Besides problems appealing to minorities and voters in the most populous parts of the country, Republicans have a hard time attracting voters under 30, two-thirds of whom voted for Obama. “People who have come of age during the last decade are the most Democratic population of any cohort,” says Gary Jabobson, a political scientist at the University of California, San Diego. “That might be the most striking legacy of the Bush years in terms of the national, partisan political system.”

Then-Republican National Committee Chairman Mike Duncan in December launched an in-house think tank, the Center for Republican Renewal. “Republicans have grown accustomed to having our party recognized as the ‘Party of Ideas,’ but we must acknowledge that many Americans today believe the party is stale and does not deserve that label,” Duncan wrote in a memo to the RNC.

But he was replaced in January by Michael Steele, a former Maryland lieutenant governor, who quickly canned the think tank. “I’m trying to avoid the use of words that start with ‘re,’ words like renewal, rebuild, recharge, re-this and re-that,” Steele wrote in a memo to RNC members. “I’m convinced we should not re-anything. Instead, we must stand proudly for the timeless principles our party has always stood for.”

So far, Steele’s argument has carried the day within the party. Republicans say the party lost its way during the Bush years by running up deficits and overspending. They say it needs to return to arguing for lower taxes and limited government.

“Liberalism’s preferred solution to working-class insecurity – making America more like Europe through a vast expansion of the tax-and-transfer state – is still unpopular with most voters,” write conservative authors Ross Douthat and Reihan Salam in their book Grand New Party.

All but three congressional Republicans opposed the $787 billion stimulus package enacted in February. The GOP’s congressional leadership has resisted Obama’s entreaties for bipartisan cooperation to help solve the economic crisis and has actively discouraged members from collaborating with Democrats.

“We will lose on legislation, but we will win the message war every day, and every week, until November 2010,” said Rep. Patrick McHenry, R-N.C. “Our goal is to bring down approval numbers for [Speaker Nancy] Pelosi and for House Democrats. That will take repetition. This is a marathon, not a sprint.”

But so far, public opinion polls suggest Republicans are losing the message war. Obama’s approval ratings are much higher than the GOP’s, and Americans give him higher marks for dealing with the economy.

While Republicans believe they have regained their footing with a back-to-basics message on taxes and the size of government, some people say they are not reading the mood of the moment, when many Americans are looking to Washington for action in response to the economic crisis.

And while the party’s base seems content with that message, it’s not clear who speaks for the party – the congressional leadership, potential presidential aspirants such as Alaska Gov. Sarah Palin, or even radio talk-show host Rush Limbaugh. A recent Rasmussen survey found that 68 percent of Republicans say their party lacks a clear leader.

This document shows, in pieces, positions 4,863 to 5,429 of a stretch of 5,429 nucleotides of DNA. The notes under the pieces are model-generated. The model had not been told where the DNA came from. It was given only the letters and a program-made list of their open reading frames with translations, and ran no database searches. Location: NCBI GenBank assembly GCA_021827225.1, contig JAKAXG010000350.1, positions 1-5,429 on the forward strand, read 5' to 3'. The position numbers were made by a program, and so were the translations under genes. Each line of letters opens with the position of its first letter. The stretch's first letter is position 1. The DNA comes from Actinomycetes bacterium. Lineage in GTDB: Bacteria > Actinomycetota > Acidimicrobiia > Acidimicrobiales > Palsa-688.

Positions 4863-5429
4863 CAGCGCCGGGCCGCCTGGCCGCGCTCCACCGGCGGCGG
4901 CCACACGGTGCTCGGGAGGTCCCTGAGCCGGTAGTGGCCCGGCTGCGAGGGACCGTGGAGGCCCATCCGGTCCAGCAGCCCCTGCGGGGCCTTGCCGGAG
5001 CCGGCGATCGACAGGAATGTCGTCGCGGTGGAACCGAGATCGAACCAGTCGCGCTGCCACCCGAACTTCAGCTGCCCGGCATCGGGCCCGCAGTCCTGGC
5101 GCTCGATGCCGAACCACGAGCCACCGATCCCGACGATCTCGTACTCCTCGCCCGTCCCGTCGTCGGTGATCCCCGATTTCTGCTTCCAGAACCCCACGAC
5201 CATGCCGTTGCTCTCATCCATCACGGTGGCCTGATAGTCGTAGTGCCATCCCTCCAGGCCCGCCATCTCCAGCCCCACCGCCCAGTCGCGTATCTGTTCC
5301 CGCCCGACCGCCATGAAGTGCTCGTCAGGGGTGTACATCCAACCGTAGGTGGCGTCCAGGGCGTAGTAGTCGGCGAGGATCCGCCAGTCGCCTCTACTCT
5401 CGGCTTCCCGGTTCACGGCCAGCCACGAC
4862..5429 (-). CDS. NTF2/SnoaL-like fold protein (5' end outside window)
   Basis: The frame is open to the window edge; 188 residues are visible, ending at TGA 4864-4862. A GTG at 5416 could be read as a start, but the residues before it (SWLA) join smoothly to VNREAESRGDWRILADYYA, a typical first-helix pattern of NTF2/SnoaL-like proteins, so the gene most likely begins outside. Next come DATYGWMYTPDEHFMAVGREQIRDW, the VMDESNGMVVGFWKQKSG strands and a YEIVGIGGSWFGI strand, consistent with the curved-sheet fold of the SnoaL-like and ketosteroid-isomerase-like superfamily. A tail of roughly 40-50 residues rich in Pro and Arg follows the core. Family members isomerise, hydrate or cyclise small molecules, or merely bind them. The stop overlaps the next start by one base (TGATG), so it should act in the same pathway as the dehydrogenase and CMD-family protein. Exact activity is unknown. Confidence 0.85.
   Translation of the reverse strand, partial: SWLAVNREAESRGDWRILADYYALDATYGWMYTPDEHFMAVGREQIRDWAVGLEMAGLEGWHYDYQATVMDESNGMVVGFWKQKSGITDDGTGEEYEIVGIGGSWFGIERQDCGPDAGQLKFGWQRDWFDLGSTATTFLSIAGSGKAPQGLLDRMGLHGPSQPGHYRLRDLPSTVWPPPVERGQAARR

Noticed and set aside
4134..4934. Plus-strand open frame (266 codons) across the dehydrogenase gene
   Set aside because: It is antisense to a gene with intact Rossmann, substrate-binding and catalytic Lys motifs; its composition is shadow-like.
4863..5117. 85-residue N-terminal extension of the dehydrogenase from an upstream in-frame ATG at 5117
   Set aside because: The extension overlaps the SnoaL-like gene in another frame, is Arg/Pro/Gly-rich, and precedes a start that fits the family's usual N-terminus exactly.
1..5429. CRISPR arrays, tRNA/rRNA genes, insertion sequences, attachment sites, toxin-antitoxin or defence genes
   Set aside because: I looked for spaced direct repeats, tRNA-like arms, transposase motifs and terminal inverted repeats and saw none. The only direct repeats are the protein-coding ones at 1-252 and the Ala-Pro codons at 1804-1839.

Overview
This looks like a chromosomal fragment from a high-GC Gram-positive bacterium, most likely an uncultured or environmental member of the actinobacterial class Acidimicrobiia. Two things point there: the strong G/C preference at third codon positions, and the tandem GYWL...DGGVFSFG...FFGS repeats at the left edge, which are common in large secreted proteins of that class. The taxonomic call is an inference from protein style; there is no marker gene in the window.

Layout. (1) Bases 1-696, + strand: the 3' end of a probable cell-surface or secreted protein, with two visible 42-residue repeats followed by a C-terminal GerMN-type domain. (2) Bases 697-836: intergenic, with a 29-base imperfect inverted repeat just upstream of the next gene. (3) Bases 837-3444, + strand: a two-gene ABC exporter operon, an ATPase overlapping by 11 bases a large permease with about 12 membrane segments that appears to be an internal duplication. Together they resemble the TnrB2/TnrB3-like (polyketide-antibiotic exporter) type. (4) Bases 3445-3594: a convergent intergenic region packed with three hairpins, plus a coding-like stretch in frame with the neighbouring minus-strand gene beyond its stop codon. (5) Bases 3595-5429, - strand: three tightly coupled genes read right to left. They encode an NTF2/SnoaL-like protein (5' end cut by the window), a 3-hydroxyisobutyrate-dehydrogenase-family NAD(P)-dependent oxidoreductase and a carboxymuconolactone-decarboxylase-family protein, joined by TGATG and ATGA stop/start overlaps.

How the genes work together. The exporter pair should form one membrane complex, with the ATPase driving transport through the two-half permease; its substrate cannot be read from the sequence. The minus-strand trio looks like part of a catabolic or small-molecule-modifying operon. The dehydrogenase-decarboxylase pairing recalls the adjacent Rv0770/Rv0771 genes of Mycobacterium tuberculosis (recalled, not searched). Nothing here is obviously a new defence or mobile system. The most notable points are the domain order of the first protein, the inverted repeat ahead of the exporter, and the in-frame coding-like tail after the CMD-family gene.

Gov. Bobby Jindal of Louisiana was considered the party’s leading new star but stumbled in his first big national appearance. Although Jindal’s performance giving the Republican Party’s official response to President Obama’s Feb. 24 address to Congress was widely panned – both by liberals angered by its message and conservatives unhappy with his style – Jindal is still considered a comer in GOP circles. The former Rhodes scholar is known to be highly intelligent and has won praise through his efforts to reform Medicaid. Also, Jindal is just 37 – giving him plenty of time to make a comeback on the national stage after a weak initial outing.

Steele has sought to fill the party’s void, making near-constant media appearances. But even some RNC members have complained that he has stumbled repeatedly in his early days as titular head of the party. Two months into his tenure, however, Steele began to cut back on his media appearances in the wake of an interview with GQ in which he expressed support for abortion rights. Steele denied that that was his position. But his need to clarify a number of his public statements led party activists to say he should concentrate on the nuts-and-bolts work of rebuilding the party, such as fundraising and appointing key staff.

Asked about Steele’s performance on CNN’s “The Situation Room” on March 4, Nicolle Wallace, a former top adviser to Bush and Arizona Sen. John McCain’s 2008 presidential campaign, said, “At the beginning of ‘American Idol,’ there are a lot of singers and a lot of them are pretty terrible and that’s where the Republican Party is right now.

“We’re at the beginning of our season,” Wallace continued. “By the time the Republican Party has to stand before voters again, we’ll have our act together.”